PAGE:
April 30, 2012


Once the person has become a member of its society the standards must be upheld. Soldiers are routinely tested on physical capability and shooting standards. They are educated throughout their career and encouraged to go on promotion courses so they can become better and more experienced members of the society. They will then pass these lessons onto newcomers. If members do well they are rewarded. If they become troublesome they are punished.

All in all they are treated fairly and crucially to the same standards and laws. No single religion or set of beliefs is either preferred or discriminated against. If the wearing of religious symbols or clothing does not restrict the society from progressing or a soldier from doing their work, it is tolerated. The understanding has to come from both parties. The soldier must then also become flexible for the society. They must show the selfless commitment to the team over their own personal beliefs. During the time I was a practicing Muslim in the service I swapped my Christmas Leave for Ramadan. I would then stand guard on the gate over the Christmas holidays which meant little to me but everything for other soldiers.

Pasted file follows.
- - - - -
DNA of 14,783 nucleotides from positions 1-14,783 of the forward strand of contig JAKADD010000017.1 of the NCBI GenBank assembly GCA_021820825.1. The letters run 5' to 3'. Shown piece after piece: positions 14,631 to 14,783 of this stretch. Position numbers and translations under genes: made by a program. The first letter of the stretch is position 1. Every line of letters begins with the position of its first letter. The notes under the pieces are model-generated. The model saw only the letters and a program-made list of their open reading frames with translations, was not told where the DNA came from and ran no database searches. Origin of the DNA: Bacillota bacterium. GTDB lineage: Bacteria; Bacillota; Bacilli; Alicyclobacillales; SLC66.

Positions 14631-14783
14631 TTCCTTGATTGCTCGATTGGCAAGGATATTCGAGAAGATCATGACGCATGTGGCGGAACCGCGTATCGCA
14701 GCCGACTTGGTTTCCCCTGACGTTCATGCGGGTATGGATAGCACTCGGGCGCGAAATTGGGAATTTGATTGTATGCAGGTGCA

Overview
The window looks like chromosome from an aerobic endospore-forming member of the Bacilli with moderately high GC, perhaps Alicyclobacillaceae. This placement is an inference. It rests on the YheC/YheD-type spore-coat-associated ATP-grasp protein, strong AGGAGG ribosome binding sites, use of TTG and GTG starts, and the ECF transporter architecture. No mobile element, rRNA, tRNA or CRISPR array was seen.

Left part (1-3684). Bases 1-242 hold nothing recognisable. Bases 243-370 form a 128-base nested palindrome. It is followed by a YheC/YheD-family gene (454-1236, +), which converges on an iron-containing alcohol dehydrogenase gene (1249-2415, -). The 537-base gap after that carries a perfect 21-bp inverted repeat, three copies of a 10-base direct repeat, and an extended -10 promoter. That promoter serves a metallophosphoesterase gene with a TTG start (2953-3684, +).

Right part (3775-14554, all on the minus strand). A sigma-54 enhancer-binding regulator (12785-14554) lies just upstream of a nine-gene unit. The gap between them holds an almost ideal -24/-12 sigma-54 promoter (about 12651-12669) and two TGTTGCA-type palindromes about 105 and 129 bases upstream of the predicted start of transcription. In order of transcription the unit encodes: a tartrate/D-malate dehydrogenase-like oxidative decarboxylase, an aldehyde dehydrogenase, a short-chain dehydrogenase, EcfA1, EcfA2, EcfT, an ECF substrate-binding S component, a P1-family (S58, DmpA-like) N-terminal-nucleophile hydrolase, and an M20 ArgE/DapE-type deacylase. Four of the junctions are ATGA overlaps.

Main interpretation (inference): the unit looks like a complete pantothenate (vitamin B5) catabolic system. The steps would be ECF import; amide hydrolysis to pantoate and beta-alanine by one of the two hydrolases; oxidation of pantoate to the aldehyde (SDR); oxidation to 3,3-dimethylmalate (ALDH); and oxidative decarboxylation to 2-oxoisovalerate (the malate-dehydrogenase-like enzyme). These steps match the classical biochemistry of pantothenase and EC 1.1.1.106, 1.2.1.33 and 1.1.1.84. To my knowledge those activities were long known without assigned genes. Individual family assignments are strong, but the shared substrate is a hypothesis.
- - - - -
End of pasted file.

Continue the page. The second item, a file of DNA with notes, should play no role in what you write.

The military does not tolerate bullying but thankfully lives in the real world where there is no faux shock to nicknames based on skin color. The people who got the most ribbing were the ginger folk; a common insult was “€œfox piss.”€ It was definitely harder being ginger than being brown. But if it starts being seen as bullying by anyone it stops straightaway. It doesn”€™t matter if someone is a poor soldier from the North of England or a posh officer from the South. The same rules apply for anybody.

Everything from nations to private clubs should follow these rules. It works for the military.



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